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About The Hesperian / (Lincoln, Neb.) 1885-1899 | View Entire Issue (March 17, 1899)
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LINCOLN, NEBRASKA, MARCH 11, 1899.
One day I sought the wild pine wood,
Where shadows ever lie,
Where oach moBsed trunk immobile stood,
A straight shaft to the sky;
Where a loosened cone on sudden drops,
To make a wild heart-beat,
And the anxious breath quick-bated stops,
And swift fear halts the feet;
Where the cry of the lone owl gruffly comes
Through the gloom at mid of day,
Or the mating partridge joyous drums
On a prone log, barked and gray.
I sought the forest's subtle spell,
That thrills the languid blood,
Till I found its source in the farthest dell
Of the dim and lonely wood.
From her haunt mid shed leaves everywhere,
'Neath the dark spines over head,
Whore rarely wakes the fragrant air,
Or wing, or rabbits tread,
I startled nature from her lair;
Untamed like a scared gazelle,
And wondering thought transfixed methero,
When her beauty round mo fell.
For it seemed I marred a chastity
That bade mo not intrude;
And I turned abashed and silently
From her sacred habitude.
Address of Dr. Nargarkar.
Dr. Nargarkar, of Bombay, India, gave an interesting and
scholarly address in the Chapel last Thursday. The doctor
spoke good English and was listened to with keon interest by
a crowded Chapel.
He mentioned the mistake that Columbus had made in
in naming the islands ho discovered, India. Through that
mistake the Hindoos of India had become confused with the
American Indians. A little girl of twelve in Massachusetts
had been surprised not to find him in feathers and war paint.
An old dame of seventy-five in California, whoso notions of
the Hindoos evidently had been taken from the Bengal tiger,
had not dared to come within twenty-five feet of him,
"The Hindoos," ho said, "are cousins, brothers and sisters
of the Anglo-Saxons. They have all sprung from common
Aryan ancestors. The Anglo-Saxons need not be ashamed of
their Hindoo cousins. The Hindoos bask in the sunshine of a
glorious civilization. They have given to the world a great
religion and a grand moral code"
Then he spoke of the origin of the words Hindoo and Hin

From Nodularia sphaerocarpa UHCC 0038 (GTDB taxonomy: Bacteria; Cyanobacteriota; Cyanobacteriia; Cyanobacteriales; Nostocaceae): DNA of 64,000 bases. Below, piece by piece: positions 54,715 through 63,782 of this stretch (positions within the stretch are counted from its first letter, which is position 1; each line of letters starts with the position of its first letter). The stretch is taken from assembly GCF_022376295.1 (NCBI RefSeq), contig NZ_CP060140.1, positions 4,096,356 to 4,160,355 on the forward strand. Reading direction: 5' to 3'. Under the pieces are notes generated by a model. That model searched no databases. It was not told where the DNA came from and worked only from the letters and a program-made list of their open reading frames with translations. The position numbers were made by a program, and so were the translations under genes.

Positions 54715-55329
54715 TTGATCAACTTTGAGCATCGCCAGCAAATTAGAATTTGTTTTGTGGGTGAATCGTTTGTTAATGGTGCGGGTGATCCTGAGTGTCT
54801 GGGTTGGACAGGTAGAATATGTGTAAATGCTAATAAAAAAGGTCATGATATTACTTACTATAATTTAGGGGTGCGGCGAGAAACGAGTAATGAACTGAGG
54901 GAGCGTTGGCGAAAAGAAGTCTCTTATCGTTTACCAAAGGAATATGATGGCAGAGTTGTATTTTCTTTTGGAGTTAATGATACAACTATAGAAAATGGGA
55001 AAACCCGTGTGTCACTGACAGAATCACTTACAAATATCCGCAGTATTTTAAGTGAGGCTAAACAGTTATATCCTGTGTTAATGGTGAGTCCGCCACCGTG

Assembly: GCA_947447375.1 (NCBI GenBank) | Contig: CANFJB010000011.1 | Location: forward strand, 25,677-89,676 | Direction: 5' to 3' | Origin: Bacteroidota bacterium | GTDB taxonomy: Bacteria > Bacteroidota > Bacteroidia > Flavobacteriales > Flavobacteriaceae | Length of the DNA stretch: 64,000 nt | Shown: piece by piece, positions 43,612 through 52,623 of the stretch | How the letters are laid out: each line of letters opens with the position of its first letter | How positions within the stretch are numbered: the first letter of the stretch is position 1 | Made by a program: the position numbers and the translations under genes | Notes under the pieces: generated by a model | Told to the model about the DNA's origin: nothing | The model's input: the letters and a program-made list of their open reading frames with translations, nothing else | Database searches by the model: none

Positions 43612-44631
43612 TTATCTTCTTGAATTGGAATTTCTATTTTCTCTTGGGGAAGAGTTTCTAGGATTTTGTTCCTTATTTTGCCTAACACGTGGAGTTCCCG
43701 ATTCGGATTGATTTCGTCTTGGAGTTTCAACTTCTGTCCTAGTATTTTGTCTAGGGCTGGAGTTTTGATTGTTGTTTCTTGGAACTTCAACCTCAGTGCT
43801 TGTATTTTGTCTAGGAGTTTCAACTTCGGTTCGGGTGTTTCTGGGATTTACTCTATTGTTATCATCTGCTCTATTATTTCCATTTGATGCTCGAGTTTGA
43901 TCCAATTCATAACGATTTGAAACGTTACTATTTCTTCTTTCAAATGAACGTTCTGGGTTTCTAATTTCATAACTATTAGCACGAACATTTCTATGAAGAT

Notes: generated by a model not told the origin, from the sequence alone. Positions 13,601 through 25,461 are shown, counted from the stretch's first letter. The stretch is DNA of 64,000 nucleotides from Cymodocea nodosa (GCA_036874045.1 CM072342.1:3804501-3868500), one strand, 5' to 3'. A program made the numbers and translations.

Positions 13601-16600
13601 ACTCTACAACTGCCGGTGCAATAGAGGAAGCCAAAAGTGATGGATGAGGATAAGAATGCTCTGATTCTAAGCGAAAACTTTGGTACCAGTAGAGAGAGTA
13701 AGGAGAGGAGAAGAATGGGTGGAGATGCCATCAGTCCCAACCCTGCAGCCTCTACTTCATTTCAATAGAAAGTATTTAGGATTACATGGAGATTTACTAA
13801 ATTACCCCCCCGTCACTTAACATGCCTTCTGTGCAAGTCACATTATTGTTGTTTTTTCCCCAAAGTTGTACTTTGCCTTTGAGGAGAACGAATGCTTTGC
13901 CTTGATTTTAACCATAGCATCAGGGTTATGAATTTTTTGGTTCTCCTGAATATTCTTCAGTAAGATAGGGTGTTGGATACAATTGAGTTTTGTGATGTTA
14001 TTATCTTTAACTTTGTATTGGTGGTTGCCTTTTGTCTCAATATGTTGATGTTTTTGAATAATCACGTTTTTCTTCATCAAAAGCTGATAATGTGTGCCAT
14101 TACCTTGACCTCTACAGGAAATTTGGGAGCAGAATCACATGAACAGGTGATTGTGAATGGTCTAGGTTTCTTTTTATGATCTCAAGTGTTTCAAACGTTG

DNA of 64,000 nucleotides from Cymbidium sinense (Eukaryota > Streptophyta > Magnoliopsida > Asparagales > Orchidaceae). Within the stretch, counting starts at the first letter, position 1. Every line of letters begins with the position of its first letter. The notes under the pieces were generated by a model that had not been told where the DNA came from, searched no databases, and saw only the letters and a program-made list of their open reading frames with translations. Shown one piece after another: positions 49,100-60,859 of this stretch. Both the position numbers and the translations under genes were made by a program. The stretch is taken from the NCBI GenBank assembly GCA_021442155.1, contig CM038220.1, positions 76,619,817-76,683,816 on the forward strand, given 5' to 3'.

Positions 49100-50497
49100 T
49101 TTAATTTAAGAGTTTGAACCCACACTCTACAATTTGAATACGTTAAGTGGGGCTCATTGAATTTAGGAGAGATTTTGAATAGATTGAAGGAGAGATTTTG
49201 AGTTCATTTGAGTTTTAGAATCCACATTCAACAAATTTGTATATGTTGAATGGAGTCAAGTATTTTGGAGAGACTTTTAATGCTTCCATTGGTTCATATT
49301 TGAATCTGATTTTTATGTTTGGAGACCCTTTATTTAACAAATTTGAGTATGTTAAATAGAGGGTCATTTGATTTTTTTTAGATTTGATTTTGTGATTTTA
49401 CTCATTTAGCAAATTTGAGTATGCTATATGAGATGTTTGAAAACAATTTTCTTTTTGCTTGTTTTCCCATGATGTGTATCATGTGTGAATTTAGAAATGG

doostan, being from Sanskrit and which had been mutilated
by the Greeks. "The Hindoos,'1 he said, "prefer to be
called the Aryans of India."
India had possessed a high civilization before the tenth cen
tury, but had degenerated through the Mohammedan invasions.
The Mohammedans had introduced the harem system, through
which the women lost their liberty. But the Hindoos are
advancing. In Bombay the harem does not prevail; there the
women are free, though they do not indulge in "shopping"
as the American women.
"Rudyard Kipling has said: 'The East is the East, and
the West is the West.' That is indeed true. It cannot be
otherwise. But it is not true that the east is standing still. It
is making progress under English rule. I think it might have
been bettor for the English and bettor for the Hindoos to have
developed under their own political systems. They might still
have enjoyed all the privileges of commerce. But it is not
for us to shape the course of history. Perhaps all has been
for the best."
Then he spoke of the influence of the English in Hindoo
stan. India hus more dialects than Europe, and though the
people love their mother tongue and will not give it up, the
English is the groat common medium, the language of com
merce, of their colleges and universities. If ho, from the
Bombay district, wore to go to Bengal it would be necessary
to speak English to his educated countrymen. "Shakespeare,
Milton, and Bacon are household words among us. English
and American writors are well known and eagerly road in
Ho spoke of the quiet meditative character of the Hindoos
and how they wore being influenced by the vivacious and business-like
Anglo-Saxons. "But," ho said, "the motto of In
dia is to adapt, not to adopt. Wo are not like the Japanese
who adopt western ideas bodily. Wo are evolving a now
civilization, harmonizing the quiet speculative introspection
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